Legal Issues in Action
Sam is tired of homework. It's not that he wants to do nothing but play video games when he gets home from school-- he wants to be outside, build things with his dad, play piano, and do things OTHER than homework for hours and hours. His friend Alistair would use his time to cook, and Catalina wants to memorize Pi to a thousand digits past the decimal. When Sam finally gets fed up with one project too many threatening to ruin his weekend, he gets suspended for causing a disruption in class. When his older sister, Sadie, points out that he can't be suspended without due process, a thought takes hold. Could he really protest homework and take it all the way to the Supreme Court? With the help of his neighbor, Mr. Kalman (who is a retired lawyer who had worked on school cases before), the group (including friend Jaesang) make plans. They raise funds (by selling California Mission projects as well as science fair projects!) to finance their court cases, and lay their plans very carefully. Mr. Kalman's knowledge of the legal system is very helpful, but the case is thrown out by the two lower courts before the group heads to Washington. By this time, there is a huge show of support by children throughout the US who have as their rallying cry the fact that studies have not shown that homework is helpful, and that students need to have free time to process information and to be curious individuals. Can Mr. Kalman and Sadie manage to not only research the case well but argue it effectively?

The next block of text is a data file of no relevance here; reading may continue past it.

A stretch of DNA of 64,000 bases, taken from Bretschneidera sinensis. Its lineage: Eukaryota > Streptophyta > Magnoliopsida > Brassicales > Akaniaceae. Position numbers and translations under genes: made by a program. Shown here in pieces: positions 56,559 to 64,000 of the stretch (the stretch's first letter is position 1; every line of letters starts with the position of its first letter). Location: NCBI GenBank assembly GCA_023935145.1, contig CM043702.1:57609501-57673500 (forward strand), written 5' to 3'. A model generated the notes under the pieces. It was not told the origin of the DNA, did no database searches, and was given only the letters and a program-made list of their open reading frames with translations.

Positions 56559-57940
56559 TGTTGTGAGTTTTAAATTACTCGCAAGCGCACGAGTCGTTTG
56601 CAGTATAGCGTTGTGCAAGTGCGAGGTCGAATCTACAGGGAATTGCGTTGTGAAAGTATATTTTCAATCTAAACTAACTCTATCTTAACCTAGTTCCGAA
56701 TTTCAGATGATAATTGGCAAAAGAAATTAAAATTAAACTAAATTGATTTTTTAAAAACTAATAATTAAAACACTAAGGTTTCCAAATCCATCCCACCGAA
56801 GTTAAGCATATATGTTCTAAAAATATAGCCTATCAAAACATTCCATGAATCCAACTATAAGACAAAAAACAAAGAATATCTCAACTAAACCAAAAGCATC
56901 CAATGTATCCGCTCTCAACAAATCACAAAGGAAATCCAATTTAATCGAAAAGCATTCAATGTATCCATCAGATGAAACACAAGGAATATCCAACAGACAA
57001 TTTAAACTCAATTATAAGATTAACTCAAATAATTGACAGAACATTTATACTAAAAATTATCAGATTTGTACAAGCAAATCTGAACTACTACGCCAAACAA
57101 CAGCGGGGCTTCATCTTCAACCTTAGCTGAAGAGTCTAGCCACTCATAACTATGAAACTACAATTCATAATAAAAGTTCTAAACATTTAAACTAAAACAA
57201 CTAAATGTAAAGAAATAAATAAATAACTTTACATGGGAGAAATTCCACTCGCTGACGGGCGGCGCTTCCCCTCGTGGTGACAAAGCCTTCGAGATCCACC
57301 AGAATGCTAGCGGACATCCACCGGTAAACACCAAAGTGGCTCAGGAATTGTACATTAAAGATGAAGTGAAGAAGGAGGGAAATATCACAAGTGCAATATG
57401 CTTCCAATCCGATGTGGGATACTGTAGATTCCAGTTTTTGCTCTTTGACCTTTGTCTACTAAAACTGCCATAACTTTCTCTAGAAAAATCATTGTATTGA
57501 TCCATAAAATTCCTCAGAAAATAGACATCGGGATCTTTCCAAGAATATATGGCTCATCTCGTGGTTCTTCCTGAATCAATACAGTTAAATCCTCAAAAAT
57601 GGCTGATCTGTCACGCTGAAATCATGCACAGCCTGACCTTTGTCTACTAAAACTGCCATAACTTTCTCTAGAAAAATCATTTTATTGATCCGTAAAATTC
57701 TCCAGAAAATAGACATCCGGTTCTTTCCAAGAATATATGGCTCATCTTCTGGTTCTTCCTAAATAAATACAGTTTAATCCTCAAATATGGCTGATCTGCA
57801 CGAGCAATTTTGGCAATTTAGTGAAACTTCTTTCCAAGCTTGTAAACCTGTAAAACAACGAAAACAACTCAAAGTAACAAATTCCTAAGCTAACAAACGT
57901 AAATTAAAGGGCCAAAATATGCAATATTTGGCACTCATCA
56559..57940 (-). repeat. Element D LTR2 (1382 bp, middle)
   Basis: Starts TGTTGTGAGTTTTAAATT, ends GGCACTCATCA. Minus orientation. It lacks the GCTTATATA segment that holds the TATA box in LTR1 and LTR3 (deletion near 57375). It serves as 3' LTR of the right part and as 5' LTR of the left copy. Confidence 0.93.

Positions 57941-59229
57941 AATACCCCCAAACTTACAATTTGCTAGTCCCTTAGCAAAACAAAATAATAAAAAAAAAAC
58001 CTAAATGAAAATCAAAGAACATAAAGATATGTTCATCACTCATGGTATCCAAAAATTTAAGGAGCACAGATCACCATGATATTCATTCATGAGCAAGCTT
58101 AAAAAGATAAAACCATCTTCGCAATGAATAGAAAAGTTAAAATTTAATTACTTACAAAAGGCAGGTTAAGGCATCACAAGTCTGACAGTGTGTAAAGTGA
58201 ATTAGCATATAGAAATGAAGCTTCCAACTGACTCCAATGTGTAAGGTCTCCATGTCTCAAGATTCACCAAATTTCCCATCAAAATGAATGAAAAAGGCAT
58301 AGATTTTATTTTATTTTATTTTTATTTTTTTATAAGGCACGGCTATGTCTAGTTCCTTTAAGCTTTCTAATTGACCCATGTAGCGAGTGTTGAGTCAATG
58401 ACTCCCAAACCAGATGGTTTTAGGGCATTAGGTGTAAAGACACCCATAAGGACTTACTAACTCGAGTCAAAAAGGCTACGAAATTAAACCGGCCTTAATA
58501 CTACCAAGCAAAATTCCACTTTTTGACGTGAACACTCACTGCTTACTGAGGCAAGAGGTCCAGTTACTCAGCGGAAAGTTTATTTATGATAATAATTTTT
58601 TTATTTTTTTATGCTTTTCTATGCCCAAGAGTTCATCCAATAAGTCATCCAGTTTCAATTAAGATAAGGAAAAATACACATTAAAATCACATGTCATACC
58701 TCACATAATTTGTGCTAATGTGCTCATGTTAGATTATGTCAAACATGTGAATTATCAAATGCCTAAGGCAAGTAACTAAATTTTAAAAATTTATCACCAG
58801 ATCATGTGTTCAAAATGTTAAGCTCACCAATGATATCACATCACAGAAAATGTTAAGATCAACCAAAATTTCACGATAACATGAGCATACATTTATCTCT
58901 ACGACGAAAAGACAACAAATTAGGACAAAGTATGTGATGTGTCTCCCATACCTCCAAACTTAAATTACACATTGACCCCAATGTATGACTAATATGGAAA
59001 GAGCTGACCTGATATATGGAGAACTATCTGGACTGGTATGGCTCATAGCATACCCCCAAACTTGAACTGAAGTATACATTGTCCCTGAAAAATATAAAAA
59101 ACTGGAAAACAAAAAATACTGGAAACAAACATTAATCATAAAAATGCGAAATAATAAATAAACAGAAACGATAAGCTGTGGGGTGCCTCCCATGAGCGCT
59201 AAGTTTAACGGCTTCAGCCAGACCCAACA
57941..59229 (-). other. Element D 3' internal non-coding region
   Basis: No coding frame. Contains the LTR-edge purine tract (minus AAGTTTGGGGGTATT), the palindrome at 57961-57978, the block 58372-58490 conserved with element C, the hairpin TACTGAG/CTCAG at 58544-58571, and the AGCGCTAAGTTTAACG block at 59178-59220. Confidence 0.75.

This is definitely Avi's Nothing But the Truth for the new millenium. With the popularity of Mock Trial teams and the number of children who are interested in being lawyers when they grow up, I'm surprised there aren't more books that incorporate the legal system. Coy's Box Out and Klass' Wrestling with Honorare the only other two books that touch on legal matters even tangentially.
I taught middle school Latin, and cannot imagine any 6-8th grader learning that subject without any homework. Just... doesn't work. Considering that I found the basic premise of the book didn't hold, I enjoyed this more than I thought I would. This is a testament to Frank's writing, and the target demographic will be delighted with the idea of doing away with homework in a way that I definitely was NOT!